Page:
Full TGIF Record # 299775
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DOI:10.1080/14763141.2016.1271448
Web URL(s):https://www.tandfonline.com/doi/full/10.1080/14763141.2016.1271448
    Last checked: 07/31/2018
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Publication Type:
i
Report
Author(s):Taylor, Jeffrey B.; Nguyen, Anh-Dung; Griffin, Janet R.; Ford, Kevin R.
Author Affiliation:Taylor and Ford: Department of Physical Therapy, Congdon School of Health Sciences, High Point, NC; Nguyen: Department of Athletic Training, Congdon School of Health Sciences, High Point, NC; Griffin: Adidas International, Portland, OR
Title:Effects of turf and cleat footwear on plantar load distributions in adolescent American football players during resisted pushing
Source:Sports Biomechanics. Vol. 17, No. 2, 2018, p. 227-237.
# of Pages:11
Publishing Information:Edinburgh, Scotland, United Kingdom: Edinburgh University Press on behalf of International Society of Biomechanics in Sports
Related Web URL:https://www.tandfonline.com/doi/abs/10.1080/14763141.2016.1271448
    Last checked: 07/31/2018
    Notes: Abstract only
Keywords:TIC Keywords: Ankle injuries; Foot injuries; Football; Footwear
Abstract/Contents:"Metatarsal and midfoot injuries are common in American football. Footwear design may influence injury rates by altering plantar foot loading patterns in these regions. The purpose of this study was to determine the effect of cleat design on in-shoe plantar foot loading during a football-specific, resisted pushing task. Twenty competitive football players (age 14.7 ± 1.8 years, height 1.72 ± 0.10 m, and mass 71.8 ± 26.9 kg) completed three trials of pushing a weighted sled at maximal effort in a standard shoe (CLEAT) and artificial turf-specific shoe (TURF), with flexible in-shoe force measuring insoles. Repeated measures ANOVAs identified mean differences in maximum force and relative load under all regions of the foot. Results showed higher forces in the CLEAT under the medial (p < 0.001) and lateral (p = 0.004) midfoot, central (p = 0.007) and lateral (p < 0.001) forefoot, and lesser toes (p = 0.01), but lower forces in the hallux (p = 0.02) compared to the TURF shoe. Additionally, relative loading was higher in the CLEAT under the medial (p < 0.001) and lateral (p = 0.002) midfoot and lateral (p < 0.001) forefoot, but lower in the medial forefoot (p = 0.006) and hallux (p < 0.001) compared to the TURF shoe. The two shoes elicited distinct plantar loading profiles and may influence shoe selection decisions during injury prevention or rehabilitation practices."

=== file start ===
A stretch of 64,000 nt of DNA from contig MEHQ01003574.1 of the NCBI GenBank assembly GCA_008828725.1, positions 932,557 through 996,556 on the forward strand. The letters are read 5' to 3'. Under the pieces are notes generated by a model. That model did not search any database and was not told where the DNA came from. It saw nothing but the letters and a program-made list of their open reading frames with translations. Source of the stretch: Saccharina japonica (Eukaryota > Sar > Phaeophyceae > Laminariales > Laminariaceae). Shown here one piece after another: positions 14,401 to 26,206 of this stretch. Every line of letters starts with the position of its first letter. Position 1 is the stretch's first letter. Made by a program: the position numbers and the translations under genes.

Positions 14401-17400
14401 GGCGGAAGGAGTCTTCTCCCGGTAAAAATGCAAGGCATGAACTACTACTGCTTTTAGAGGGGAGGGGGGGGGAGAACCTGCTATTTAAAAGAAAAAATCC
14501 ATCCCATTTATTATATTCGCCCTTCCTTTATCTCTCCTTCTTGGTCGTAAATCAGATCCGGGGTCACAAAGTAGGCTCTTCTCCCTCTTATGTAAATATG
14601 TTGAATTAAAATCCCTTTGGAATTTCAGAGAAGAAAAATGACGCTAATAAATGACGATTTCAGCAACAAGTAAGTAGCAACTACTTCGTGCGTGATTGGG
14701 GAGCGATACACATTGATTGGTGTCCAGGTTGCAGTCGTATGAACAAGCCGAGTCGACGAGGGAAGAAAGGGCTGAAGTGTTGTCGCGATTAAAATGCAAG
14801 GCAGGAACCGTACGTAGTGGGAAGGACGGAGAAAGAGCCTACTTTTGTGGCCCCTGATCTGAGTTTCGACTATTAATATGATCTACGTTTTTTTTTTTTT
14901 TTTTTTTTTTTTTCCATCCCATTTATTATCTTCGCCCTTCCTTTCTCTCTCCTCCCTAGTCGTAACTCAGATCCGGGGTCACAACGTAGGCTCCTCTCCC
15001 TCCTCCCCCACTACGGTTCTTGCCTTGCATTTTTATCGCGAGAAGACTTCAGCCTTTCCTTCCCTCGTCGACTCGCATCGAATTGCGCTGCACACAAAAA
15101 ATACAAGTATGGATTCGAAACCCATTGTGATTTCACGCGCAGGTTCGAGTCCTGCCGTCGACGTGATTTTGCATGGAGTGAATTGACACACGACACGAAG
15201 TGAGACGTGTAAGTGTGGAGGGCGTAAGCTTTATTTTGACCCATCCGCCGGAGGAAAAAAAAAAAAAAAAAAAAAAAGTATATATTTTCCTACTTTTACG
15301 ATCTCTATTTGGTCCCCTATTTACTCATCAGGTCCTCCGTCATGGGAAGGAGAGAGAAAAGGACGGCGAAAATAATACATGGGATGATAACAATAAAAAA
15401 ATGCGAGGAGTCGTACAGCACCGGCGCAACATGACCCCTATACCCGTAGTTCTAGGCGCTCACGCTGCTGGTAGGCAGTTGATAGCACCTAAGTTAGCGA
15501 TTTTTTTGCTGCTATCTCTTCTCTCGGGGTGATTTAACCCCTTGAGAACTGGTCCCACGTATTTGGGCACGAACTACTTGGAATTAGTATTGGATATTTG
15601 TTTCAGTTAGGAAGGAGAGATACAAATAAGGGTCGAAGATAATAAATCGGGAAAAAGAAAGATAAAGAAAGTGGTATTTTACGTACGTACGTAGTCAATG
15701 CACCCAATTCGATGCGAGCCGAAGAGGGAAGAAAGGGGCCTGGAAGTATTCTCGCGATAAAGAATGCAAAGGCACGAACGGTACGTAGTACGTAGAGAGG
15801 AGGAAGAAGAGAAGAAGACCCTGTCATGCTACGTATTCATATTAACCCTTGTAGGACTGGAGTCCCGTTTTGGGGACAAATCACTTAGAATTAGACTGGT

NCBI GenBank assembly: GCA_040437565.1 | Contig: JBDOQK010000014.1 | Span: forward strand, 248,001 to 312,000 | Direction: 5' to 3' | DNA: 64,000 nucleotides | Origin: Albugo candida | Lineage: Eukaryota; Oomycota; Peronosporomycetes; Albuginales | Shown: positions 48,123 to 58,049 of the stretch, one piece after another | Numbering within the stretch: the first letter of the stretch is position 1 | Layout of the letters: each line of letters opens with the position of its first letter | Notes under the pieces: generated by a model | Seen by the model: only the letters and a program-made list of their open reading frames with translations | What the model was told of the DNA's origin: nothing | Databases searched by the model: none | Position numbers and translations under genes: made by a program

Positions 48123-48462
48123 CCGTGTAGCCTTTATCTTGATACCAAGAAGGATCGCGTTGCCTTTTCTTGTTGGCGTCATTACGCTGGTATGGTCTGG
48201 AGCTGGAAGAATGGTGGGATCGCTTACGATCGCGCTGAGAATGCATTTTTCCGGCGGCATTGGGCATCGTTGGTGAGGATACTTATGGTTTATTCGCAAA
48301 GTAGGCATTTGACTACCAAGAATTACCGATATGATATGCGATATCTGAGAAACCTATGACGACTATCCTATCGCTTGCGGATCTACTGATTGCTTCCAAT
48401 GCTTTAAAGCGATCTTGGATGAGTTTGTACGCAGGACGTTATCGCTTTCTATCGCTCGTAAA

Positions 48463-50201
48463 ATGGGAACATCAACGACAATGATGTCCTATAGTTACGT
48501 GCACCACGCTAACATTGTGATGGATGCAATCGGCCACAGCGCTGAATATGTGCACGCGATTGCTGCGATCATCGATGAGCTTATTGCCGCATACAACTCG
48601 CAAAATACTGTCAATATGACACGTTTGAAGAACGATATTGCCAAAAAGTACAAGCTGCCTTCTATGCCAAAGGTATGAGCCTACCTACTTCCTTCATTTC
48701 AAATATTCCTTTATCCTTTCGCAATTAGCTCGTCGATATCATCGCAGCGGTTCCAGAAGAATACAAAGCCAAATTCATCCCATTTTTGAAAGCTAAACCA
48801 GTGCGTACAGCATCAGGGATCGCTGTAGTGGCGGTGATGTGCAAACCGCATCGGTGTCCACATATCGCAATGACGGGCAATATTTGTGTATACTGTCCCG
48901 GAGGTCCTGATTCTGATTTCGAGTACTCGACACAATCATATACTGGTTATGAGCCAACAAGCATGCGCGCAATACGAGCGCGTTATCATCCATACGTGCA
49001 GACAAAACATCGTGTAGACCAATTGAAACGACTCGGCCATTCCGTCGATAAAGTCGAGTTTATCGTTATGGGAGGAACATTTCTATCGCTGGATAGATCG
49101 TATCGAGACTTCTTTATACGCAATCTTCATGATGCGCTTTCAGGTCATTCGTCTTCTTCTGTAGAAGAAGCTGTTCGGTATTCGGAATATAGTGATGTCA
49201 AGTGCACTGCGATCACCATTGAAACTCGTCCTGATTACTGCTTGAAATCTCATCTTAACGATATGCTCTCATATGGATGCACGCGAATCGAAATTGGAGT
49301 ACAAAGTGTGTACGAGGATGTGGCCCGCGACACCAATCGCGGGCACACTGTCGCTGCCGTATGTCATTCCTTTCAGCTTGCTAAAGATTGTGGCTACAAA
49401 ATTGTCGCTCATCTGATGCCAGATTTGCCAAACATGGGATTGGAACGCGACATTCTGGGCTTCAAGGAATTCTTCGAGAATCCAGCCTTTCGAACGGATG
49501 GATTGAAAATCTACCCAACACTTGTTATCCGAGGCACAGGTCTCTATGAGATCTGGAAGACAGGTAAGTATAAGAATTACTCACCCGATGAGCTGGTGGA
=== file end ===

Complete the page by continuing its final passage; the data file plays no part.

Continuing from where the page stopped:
Language:English
References:33
Note:Pictures, b/w
Figures
Tables
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ASA/CSSA/SSSA Citation (Crop Science-Like - may be incomplete):
Taylor, J. B., A.-D. Nguyen, J. R. Griffin, and K. R. Ford. 2018. Effects of turf and cleat footwear on plantar load distributions in adolescent American football players during resisted pushing. Sports Biomech. 17(2):p. 227-237.
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DOI: 10.1080/14763141.2016.1271448
Web URL(s):
https://www.tandfonline.com/doi/full/10.1080/14763141.2016.1271448
    Last checked: 07/31/2018
    Access conditions: Item is within a limited-access website
https://www.tandfonline.com/doi/pdf/10.1080/14763141.2016.1271448
    Last checked: 07/31/2018
    Requires: PDF Reader
    Access conditions: Item is within a limited-access website
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